Monday, July 8, 2019

Stalking Birds: 25 tips: How to get close to birds without scaring them away

In my previous post I discussed whether it was really necessary to get closer to a bird. In some cases, to protect the welfare of the bird, it may be best not to approach closer. Likewise, if other people are desiring to see the bird, it would be rude to scare it off so that others couldn't enjoy it. And you don't want to harass birds, or give the impression that you are to onlookers.

You can learn to approach birds more closely without frightening them. Then again, you can remain still and have the birds come to you! Both these outcomes start with the same premise: Don't look threatening.

Approaching birds

Perhaps you have noticed in a park that some birds habituated to people remain only a few feet off the trail as bicyclists, hikers, and even dog walkers pass by. Yet you don't get as close as they did and don't even get your binoculars raised before the bird flies off! Why?

Think about it from the bird's perspective. People pass by all day, most paying them no attention. They are not a threat. Yet here come you, straight at the bird. Not only that, you are staring at the bird with these large unblinking glass eyes. Threat!

So your first fieldcraft tip is (#1) not to approach a bird directly. Make as if to pass the bird by. Meander. Curve your path gradually toward the bird. Don't stare at the bird while moving toward it. Look away. Watch it out the corner of your eye until you are closer. Then stop.

Next, (#2) as you approach carry your binoculars or camera up to your face. Birds are often spooked by arms raising suddenly or pointing. Rest your optics on your cheek as you approach, then slowly tilt your optics to your eyes.

Third, (#3) watch your step! Don't break a twig or scrape the gravel. A sudden noise and off they fly! Move slowly and steadily.

Watch the bird. (#4) Is it alert and watching you? Stop. Let it get used to you and get back to whatever it was doing before you showed up. Is it fidgeting? Twitching its wing? Standing up straighter? Nervously scratching? Raising the tail? It may already be too late. Back off. Wait. If the bird is comfortable singing, feeding, and just being a bird while you take photos, then you are the correct distance.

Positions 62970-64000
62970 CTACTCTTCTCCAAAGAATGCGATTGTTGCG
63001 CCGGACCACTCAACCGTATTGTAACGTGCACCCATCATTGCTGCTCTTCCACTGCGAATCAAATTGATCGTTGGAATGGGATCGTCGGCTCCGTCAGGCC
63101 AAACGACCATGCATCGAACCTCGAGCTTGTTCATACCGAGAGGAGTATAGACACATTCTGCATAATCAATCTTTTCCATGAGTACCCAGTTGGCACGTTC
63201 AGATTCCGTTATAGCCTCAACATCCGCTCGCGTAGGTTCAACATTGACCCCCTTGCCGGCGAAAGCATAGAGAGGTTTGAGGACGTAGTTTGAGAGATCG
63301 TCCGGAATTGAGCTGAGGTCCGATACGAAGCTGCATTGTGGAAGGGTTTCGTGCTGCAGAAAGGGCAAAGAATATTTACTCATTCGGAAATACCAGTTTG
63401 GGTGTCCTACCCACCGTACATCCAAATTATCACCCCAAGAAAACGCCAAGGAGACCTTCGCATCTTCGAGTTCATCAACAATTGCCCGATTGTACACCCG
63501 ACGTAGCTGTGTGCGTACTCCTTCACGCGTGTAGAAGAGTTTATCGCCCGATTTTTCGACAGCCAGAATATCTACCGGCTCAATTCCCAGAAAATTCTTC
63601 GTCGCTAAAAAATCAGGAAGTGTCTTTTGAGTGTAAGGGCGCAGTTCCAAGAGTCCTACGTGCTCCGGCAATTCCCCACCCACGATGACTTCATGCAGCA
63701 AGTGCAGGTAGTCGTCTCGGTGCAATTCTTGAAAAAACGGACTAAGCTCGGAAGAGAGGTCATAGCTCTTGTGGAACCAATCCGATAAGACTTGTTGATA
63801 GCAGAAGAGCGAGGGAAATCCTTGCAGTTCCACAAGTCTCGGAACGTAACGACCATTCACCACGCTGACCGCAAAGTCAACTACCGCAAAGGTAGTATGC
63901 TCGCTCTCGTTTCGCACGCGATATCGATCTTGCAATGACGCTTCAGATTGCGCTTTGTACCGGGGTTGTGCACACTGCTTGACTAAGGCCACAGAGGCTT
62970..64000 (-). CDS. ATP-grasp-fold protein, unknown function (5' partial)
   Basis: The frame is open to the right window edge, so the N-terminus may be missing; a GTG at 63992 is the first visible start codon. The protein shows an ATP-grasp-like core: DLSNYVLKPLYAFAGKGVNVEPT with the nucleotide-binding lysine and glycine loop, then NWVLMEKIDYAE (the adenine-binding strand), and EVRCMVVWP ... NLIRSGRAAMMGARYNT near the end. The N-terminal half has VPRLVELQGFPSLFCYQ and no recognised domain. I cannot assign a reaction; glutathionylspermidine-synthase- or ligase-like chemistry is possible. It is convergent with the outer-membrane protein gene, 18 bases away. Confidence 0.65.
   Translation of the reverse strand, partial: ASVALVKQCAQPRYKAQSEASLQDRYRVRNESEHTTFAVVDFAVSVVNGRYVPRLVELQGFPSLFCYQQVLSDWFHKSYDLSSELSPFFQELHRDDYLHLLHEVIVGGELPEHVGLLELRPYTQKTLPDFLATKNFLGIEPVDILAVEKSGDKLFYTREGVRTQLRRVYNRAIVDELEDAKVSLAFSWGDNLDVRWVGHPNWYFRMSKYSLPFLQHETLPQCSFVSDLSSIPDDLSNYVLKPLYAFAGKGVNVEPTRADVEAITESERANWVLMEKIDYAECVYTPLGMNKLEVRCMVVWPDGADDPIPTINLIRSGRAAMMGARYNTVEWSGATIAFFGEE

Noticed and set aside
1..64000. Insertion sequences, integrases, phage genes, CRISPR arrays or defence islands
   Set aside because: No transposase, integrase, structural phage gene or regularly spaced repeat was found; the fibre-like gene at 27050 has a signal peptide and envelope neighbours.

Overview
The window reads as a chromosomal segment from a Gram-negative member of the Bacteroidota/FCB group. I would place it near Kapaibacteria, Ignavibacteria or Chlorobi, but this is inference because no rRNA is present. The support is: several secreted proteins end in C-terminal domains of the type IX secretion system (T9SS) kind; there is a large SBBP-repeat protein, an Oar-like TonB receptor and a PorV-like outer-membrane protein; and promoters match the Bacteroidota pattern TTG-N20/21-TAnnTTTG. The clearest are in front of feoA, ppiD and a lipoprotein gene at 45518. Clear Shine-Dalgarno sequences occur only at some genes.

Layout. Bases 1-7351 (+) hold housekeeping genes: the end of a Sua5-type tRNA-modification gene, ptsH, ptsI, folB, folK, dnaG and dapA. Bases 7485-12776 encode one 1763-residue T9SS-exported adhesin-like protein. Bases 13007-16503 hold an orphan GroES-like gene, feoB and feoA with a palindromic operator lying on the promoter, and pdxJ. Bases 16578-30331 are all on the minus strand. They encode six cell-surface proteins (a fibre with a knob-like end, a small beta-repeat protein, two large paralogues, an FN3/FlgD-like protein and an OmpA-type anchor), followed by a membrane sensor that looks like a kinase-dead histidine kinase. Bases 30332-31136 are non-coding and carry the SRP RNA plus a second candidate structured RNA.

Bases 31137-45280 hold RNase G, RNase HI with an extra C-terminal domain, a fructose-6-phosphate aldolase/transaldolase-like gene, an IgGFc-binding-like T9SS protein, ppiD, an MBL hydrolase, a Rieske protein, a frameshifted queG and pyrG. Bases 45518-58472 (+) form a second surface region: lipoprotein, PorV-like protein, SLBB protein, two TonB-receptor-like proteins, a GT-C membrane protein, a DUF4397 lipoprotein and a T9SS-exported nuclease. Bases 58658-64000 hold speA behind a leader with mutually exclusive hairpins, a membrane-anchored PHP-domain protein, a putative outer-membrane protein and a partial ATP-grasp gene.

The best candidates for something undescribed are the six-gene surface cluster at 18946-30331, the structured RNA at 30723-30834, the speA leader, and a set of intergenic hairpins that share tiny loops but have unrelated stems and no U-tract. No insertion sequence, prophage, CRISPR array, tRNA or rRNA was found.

Diving water bird tip ("Dive and Dash") (#5): Diving ducks, loons, grebes--wait for the bird to dive. Count how long the bird stays down. Next time it dives, run forward, crouch down. Wait for it to resurface. It may move closer. If it resurfaces farther out and facing away, you've been spotted. It won't return.

Singing bird tip (#6): Singing males are more easily approached during the time they are belting out their song. In between phrases is when they fly. If they are singing you may be better off walking forward at that time. Avoid over-pursuing singing birds during this sensitive breeding season time.

Blue Grosbeak
Territorial Blue Grosbeak.
Auto tour tip (#7): Some refuges and nature reserves may have auto tour routes. Even some country roads with wide shoulders along fields or wetlands may have bird viewing and photography opportunities from inside your car.

Letting the birds come to you

If you establish your position first and are patient, birds may come to you. This isn't as hard as it may first sound. Birds come to you at your bird feeder or bird bath, right? That's because they need food and water and have become accustomed to you. Birds, like people, have short attention spans. If you can remain relatively still and quiet for 10 minutes (#8) birds may grow used to your presence. Observe what the birds are doing and where they are moving. (#9) Anticipate where the bird is going to be and get there before it and wait for it to come to you.